Stephen Hans Blog by cjleclaire
Employment and Labor Law Attorneys
Jan 16, 2013 | 455613 views | 0 0 comments | 939 939 recommendations | email to a friend | print | permalink

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Should You Hire Interns?
by cjleclaire
May 23, 2019 | 444 views | 0 0 comments | 116 116 recommendations | email to a friend | print | permalink

New York Laws that Govern Paid and Unpaid Interns

Some businesses hire interns or take on unpaid interns. This may seem like a good idea, and the costs of paying an intern are usually less than a regular worker. However, if taking on an unpaid intern, it is vital that the business owner understands the requirements.

NY law defines the rules that differentiate an employee from an unpaid intern.

If the employment relationship does not meet all the 11 criteria for an unpaid intern, then the employer must pay the intern based on minimum wage law.

NY Law for Hiring Unpaid Interns

Under New York Labor Law, the 11 criteria are as follows:

  1. The training must be similar to training in an educational program.
  2. The training is for the intern’s benefit. An example would be that the academic institution would give the student credit for the internship. Any benefit to the employer would be incidental.
  3. The intern does not replace regular workers and must work under close supervision. When interns receive the same supervision as other employees, it indicates an employee relationship and not an intern relationship.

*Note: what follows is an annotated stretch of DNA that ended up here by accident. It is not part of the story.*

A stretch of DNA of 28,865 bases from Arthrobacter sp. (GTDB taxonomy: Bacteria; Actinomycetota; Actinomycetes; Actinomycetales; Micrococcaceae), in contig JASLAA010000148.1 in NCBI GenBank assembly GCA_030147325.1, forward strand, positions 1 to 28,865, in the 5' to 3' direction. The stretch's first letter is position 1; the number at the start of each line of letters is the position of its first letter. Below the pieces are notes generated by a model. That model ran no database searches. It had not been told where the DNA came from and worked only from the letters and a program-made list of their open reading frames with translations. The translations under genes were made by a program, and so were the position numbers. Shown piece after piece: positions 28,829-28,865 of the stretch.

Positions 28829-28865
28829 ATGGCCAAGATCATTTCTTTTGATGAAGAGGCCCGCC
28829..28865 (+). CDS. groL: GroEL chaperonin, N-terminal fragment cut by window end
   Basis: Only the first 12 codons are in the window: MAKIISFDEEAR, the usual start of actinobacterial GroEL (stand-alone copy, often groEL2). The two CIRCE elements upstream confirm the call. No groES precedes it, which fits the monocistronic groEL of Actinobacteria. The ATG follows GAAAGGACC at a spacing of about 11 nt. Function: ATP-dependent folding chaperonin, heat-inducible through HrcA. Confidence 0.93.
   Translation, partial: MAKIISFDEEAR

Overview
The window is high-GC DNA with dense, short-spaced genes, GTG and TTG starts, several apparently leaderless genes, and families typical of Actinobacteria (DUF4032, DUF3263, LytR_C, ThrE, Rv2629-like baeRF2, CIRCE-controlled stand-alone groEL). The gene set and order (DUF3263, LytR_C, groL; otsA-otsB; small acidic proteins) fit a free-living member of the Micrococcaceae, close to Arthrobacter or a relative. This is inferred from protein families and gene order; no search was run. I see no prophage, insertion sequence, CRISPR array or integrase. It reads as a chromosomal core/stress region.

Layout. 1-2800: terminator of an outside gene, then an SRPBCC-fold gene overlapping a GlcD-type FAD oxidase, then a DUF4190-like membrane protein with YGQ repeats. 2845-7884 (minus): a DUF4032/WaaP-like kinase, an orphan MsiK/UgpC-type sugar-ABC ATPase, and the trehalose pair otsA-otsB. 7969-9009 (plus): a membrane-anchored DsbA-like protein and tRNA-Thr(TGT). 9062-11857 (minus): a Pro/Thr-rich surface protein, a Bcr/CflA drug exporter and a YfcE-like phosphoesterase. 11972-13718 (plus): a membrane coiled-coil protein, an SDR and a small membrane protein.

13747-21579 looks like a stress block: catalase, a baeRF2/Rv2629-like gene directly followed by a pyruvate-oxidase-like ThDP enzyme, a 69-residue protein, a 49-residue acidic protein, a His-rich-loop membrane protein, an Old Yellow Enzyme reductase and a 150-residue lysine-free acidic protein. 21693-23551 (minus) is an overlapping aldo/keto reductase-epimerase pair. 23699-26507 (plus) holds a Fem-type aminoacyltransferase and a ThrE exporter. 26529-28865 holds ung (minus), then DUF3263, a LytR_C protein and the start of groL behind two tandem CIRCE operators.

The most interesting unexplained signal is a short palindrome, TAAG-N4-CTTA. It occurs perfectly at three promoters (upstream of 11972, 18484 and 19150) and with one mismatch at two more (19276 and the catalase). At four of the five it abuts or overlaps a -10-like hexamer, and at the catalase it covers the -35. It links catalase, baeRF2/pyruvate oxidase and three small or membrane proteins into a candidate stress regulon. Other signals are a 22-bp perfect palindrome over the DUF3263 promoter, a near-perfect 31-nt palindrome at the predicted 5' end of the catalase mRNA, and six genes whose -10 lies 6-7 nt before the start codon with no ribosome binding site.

4. The employer does not gain an advantage from the intern’s work. In fact, the intern may sometimes actually impede the business’s operations.
  5. Once the internship concludes, the intern is not necessarily entitled to a job.
  6. The intern receives written notification about not being paid any wages.
  7. Persons who supervise the intern must be competent, knowledgeable and have adequate experience to meet the educational goals and requirements of the training program.
  8. Interns do not receive employee benefits (i.e. health and dental insurance, discounted or free goods or services or pension/retirement credit).
  9. The intern is receiving general training for the type of industry or business. The intern is not receiving training for a specific job with the employer who is offering the program.
  10. The employer uses a different screening process to acquire an unpaid intern than the process being used to hire employees. The process is based on an educational program and not a job.
  11. The advertisements, postings or solicitations for interns focus on education rather than employment.

If you have concerns about hiring interns, our attorneys at Stephen Hans & Associates are glad to advise you. We also represent employers in all types of employment related disputes.

 
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Biometrics and Employee Identification
by cjleclaire
May 20, 2019 | 1500 views | 0 0 comments | 326 326 recommendations | email to a friend | print | permalink


New York City Has Proposed a Biometrics Privacy Law

Biometrics is a new technology identification system being used by a variety of industries for various purposes. The primary means of identification include:

  • Fingerprints
  • Handprints
  • Retinal scans
  • Facial recognition
  • Iris scans

Businesses have started using biometrics for time clocks, for entry to secure areas and to login to phones and computers. To this degree, biometrics directly relates to employment situations.